Abram requests a confirming sign of YHWH’s promise, a second witness to seal YHWH’s word. YHWH instructs Abram to bring five animals – a three-year-old heifer (עגלה), a three-year-old female goat, a three-year-old ram, a turtledove, and a young pigeon (v.9). Abram cuts the animals (but not the birds) in two and lays the parts out opposite to each other. Unclean vultures (Leviticus 11:13) then seek to descend upon the carcasses, but Abram drives them away (Genesis 15:11). Then, as the sun is going down, Abram falls into a deep sleep and great darkness and horror comes upon him (v.12).
God declares to Abram that his descendants will be strangers in a foreign land, where they will serve and be afflicted for four hundred years. After this time, they will come out with great possessions. They will then, when the wickedness of the Amorites reaches its full height, return to Canaan and inherit the whole of the land (vv.16, 18-21). Here we see that Exodus is absolutely central to the promise made to and covenant made with Abram. Later in Scripture, the covenant made with Abram and the other patriarchs is presented as a primary cause of the Exodus (Deuteronomy 7:7-8; 10:15).
After having declared this future to Abram, the sun goes down and it is dark. A ‘smoking oven’ and a ‘burning torch’ then pass between the pieces and YHWH makes his covenant with Abram.
The Meaning of the Vision
The reason why these particular animals are chosen, especially why their sex and age is so stipulated is difficult to determine. While Noah sacrificed of all of the clean animals (8:20), the animals selected here are of the five species that will become part of the sacrificial system. These are the species of animals that will represent Israel to YHWH. However, although a heifer could have been used for a peace offering (Leviticus 3:1), the sex for the peace offering was seemingly a matter of indifference. Nowhere is the use of a heifer stipulated in the regular sacrifices (the red heifer did not function as a regular sacrifice and the ritual of Deuteronomy 21:1-9). The only time a she-goat is stipulated is in the case of a sin offering for the commoner (Leviticus 4:27-28; Numbers 15:27). The only other occasion where a similar ritual is recorded in Scripture, a male calf is used (עגל – Jeremiah 34:18-19).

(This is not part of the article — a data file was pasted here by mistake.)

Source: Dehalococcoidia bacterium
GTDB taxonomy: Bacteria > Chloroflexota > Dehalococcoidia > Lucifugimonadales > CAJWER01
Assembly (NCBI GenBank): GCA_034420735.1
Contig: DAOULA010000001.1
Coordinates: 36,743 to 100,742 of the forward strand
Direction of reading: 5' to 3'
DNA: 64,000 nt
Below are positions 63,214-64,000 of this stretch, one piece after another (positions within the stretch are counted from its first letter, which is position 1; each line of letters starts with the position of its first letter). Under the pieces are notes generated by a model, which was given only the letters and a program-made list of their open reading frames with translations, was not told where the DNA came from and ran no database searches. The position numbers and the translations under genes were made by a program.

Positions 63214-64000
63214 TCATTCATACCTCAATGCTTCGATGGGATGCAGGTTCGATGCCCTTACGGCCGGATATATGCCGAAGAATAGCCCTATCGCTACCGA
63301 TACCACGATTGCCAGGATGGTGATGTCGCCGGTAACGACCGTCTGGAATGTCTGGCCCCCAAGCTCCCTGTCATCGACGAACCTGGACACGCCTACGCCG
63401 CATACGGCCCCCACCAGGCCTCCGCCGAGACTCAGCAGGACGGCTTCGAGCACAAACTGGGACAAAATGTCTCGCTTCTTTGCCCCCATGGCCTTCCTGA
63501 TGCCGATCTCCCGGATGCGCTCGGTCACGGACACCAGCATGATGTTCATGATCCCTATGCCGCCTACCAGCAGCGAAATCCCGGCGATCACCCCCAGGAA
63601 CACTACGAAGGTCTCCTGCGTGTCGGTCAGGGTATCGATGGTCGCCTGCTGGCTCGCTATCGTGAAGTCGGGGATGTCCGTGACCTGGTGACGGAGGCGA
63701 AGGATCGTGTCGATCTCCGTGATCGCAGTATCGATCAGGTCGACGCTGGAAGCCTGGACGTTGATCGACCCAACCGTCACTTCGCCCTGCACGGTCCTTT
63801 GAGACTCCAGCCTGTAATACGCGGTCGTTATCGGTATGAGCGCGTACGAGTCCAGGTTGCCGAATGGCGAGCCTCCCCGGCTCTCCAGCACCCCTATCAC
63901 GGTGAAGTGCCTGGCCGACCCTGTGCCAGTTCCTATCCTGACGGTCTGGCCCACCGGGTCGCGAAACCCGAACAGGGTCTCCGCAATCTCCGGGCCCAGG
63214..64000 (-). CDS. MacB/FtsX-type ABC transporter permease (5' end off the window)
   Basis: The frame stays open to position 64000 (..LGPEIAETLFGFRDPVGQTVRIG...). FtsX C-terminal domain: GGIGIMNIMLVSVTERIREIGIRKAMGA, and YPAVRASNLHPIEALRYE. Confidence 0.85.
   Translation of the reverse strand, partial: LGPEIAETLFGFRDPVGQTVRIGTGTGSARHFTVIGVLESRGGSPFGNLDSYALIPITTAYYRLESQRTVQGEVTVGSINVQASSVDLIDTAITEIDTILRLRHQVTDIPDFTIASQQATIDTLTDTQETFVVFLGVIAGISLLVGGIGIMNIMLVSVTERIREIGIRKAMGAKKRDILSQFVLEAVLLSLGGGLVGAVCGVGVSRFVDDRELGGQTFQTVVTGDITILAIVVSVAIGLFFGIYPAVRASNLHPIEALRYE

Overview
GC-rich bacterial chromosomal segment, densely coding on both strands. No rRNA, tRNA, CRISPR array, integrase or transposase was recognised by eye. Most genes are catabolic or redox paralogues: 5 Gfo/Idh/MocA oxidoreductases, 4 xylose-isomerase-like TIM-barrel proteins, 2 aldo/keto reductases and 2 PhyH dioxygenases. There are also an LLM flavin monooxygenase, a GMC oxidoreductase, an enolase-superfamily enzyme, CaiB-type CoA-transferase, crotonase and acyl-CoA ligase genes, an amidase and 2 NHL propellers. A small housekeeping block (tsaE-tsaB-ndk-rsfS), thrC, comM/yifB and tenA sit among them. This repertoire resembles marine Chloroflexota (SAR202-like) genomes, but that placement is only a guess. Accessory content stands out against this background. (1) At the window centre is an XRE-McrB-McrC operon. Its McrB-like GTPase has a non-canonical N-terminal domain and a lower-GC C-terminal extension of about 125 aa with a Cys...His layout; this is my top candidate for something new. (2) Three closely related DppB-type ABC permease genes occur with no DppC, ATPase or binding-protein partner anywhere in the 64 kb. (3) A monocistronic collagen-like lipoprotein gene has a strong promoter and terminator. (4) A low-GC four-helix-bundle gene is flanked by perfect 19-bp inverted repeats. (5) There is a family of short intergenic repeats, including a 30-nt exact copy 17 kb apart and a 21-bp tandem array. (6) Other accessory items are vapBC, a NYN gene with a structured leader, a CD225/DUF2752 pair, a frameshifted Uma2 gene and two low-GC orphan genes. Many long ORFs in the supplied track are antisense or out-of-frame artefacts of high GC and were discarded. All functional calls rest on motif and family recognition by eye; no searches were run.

Within the Levitical system we learn that the he-goat represents the civil leader or the nation as a civil entity as a whole (Leviticus 4:22-23; 9:3; Numbers 15:24), the bull the high priest or the whole religious assembly (Leviticus 4:3, 13-14), and the pigeon and turtledove are especially associated with the poor. The ram is the most fundamental sacrifice, particularly associated with the firstborn son (in the Akedah or at the Passover, for instance), representing persons who are neither holders of high office, nor of low social degree. The female animals would symbolize the counterparts of each of these (the sex of birds is never stipulated). The she-goat is the regular citizen (Leviticus 4:27-28; Numbers 15:27) and the ewe is the daughter or sister of Israel (2 Samuel 12:3).